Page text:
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Q: Controlling confounders in a causal diagram. Isn't the backdoor criterion sufficient?

JsevillamolIn Judea Pearl's The Book of Why we find the following causal diagram: where $U_1$ and $U_2$ are unobserved variables. The diagram is accompanied by a comment that ensures that neither the back door criterion nor the front door criterion are sufficient to figure out the causal effect $P(Y | d...

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Q: If we have two non-zero-correlated random variables, then why do we say that "correlation does not imply causation"?

usainlightningIf we have two non-zero correlated random variables then they are dependent. Why then do we have the saying "Correlation does not imply Causation". A change in one variable may not cause exactly the same change in another but there is at least some 'causal' link.

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Q: Causal inference calculus (Bayesian Probability)

Seung Hyeon Yusource : Judea Pearl, 2010, An Introduction to Causal Inference, The International Journal of Biostatistics, pp15-16 Problem. There is a causal Markovian model, By the definition of interventional probability, $$ P(y\mid \text{do}(x)) =\sum_{z_1,z_2,z_3}P(z_1)P(z_2)P(z_...

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Q: How do you show one way equivalences in mathematics?

user311559In the real world, it seems you can often take a set of things and create new things with them. Let's say you want to make bread, for example. Normally, you can create bread by putting together flour, milk, eggs, and a few other ingredients, and cooking. It would seem, that this could be written...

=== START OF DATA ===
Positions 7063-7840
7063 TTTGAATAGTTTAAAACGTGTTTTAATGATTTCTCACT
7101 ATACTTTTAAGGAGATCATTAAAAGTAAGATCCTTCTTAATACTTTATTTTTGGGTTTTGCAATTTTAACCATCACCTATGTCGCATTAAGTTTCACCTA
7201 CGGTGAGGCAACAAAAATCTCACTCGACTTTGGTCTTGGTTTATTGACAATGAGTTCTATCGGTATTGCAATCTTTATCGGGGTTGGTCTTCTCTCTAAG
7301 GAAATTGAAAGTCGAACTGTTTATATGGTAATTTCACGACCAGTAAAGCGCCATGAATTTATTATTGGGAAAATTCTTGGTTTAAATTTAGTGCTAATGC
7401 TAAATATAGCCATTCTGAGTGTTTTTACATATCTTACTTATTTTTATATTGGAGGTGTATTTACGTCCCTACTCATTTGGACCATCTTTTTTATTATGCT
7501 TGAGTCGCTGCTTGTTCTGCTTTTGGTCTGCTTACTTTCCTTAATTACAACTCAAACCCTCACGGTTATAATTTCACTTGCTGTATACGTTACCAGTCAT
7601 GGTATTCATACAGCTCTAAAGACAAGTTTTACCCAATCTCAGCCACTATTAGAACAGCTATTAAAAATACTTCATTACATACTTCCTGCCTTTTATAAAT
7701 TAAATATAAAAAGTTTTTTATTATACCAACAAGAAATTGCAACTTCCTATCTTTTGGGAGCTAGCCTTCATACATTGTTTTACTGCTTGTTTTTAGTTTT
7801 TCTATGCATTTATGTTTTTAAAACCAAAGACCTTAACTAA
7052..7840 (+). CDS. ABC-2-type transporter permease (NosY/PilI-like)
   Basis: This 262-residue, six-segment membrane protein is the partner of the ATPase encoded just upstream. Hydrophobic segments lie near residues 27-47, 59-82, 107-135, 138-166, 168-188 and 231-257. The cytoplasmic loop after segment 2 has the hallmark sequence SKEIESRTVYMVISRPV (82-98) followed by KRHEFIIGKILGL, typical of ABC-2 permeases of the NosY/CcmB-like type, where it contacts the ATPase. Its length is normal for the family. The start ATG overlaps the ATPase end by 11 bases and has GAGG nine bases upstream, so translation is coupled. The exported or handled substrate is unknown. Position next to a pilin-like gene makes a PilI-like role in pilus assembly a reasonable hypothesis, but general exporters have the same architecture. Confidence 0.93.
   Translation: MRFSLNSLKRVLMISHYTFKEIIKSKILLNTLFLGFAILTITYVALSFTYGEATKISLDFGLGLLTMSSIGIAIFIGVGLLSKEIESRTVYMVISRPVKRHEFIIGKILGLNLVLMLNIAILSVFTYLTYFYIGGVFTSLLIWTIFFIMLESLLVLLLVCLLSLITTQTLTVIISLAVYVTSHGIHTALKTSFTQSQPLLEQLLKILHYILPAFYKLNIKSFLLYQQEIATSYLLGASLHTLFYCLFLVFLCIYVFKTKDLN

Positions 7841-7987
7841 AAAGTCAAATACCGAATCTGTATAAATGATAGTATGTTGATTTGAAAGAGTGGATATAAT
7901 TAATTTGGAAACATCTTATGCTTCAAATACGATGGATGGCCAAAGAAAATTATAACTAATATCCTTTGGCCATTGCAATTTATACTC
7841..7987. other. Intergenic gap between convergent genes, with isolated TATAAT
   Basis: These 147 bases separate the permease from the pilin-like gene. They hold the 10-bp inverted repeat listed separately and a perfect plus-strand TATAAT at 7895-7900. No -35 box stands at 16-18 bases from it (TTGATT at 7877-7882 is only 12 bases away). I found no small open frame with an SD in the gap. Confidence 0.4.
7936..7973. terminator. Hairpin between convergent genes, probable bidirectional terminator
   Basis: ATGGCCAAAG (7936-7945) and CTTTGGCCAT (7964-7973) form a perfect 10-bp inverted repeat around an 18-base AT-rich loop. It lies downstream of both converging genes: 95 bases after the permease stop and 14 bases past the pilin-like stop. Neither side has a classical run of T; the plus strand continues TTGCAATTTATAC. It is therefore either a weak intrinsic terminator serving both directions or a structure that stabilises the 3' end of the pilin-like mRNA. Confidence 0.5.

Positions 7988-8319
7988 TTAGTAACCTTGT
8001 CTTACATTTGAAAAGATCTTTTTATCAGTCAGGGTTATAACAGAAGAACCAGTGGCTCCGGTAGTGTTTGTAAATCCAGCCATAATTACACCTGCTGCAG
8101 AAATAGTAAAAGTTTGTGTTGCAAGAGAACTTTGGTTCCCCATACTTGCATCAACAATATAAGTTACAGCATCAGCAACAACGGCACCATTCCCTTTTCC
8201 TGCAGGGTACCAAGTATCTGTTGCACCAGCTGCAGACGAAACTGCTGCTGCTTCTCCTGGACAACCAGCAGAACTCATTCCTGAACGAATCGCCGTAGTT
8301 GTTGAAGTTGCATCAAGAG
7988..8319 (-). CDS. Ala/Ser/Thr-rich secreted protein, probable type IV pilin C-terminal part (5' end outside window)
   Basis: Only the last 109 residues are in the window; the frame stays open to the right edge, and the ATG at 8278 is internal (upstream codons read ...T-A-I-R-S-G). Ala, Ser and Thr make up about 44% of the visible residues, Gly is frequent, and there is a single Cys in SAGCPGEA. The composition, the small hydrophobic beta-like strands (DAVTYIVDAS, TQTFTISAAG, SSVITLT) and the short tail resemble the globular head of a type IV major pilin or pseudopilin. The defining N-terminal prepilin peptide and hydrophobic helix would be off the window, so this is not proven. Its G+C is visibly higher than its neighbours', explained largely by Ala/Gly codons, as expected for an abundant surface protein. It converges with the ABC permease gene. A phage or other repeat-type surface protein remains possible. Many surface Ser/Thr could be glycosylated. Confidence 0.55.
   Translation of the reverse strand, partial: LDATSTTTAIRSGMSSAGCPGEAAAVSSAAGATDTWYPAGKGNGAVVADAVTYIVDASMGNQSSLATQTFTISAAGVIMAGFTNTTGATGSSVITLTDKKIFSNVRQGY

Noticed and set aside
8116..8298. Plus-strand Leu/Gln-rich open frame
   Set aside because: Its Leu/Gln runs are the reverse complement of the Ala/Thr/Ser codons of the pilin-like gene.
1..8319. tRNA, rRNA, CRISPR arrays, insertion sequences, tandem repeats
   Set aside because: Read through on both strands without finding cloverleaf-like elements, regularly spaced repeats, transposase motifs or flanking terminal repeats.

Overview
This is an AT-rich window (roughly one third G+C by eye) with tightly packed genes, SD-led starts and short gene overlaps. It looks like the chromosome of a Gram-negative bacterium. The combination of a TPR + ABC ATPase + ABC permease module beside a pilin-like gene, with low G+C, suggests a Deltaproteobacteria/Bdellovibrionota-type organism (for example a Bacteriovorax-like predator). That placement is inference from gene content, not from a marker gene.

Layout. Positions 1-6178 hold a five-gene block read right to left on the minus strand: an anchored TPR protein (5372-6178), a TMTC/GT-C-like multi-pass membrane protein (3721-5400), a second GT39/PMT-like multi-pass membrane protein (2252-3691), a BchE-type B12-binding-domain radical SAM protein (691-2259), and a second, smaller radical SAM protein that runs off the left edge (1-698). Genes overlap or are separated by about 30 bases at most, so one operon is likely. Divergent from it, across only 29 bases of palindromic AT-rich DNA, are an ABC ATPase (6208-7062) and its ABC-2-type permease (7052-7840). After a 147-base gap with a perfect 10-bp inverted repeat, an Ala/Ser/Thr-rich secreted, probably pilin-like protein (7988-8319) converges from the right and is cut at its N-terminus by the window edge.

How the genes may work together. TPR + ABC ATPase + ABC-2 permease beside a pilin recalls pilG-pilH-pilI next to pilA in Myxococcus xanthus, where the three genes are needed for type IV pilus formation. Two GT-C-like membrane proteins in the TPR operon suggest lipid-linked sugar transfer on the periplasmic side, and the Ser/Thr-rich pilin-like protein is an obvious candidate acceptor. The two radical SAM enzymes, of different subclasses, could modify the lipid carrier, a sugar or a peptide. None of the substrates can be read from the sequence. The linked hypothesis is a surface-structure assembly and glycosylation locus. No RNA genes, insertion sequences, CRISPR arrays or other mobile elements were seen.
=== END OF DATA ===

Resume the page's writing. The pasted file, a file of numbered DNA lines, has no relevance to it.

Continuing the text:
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Q: Book of Why: $p(L | D, Z)$ explanation

Whythough0In the Book of Why by Judea Pearl (page 14) he says to work out the effect a drug (D) will have on a patients lifespan (L) taking into account other factors (Z) can be calculated as P(L | D, Z) x P(Z) What is the purpose of multiplying by P(Z) when trying to calculate the effect of D on L?

A new tag was created by Adrian Keister, including a tag excerpt.
0
Q: On the Derivation of Judea Pearl's Front-Door Adjustment Formula in The Book of Why

Adrian KeisterI have a number of related questions about the derivation of the front-door adjustment formula as given on page 236. Here is the derivation. I would have typed it up, but the diagrams at the far right would have been a pain to include. There is a typo in Line 4, caught in the errata. It should...

1
Q: Controlling confounders in a causal diagram. Isn't the backdoor criterion sufficient?

JsevillamolIn Judea Pearl's The Book of Why we find the following causal diagram: where $U_1$ and $U_2$ are unobserved variables. The diagram is accompanied by a comment that ensures that neither the back door criterion nor the front door criterion are sufficient to figure out the causal effect $P(Y | d...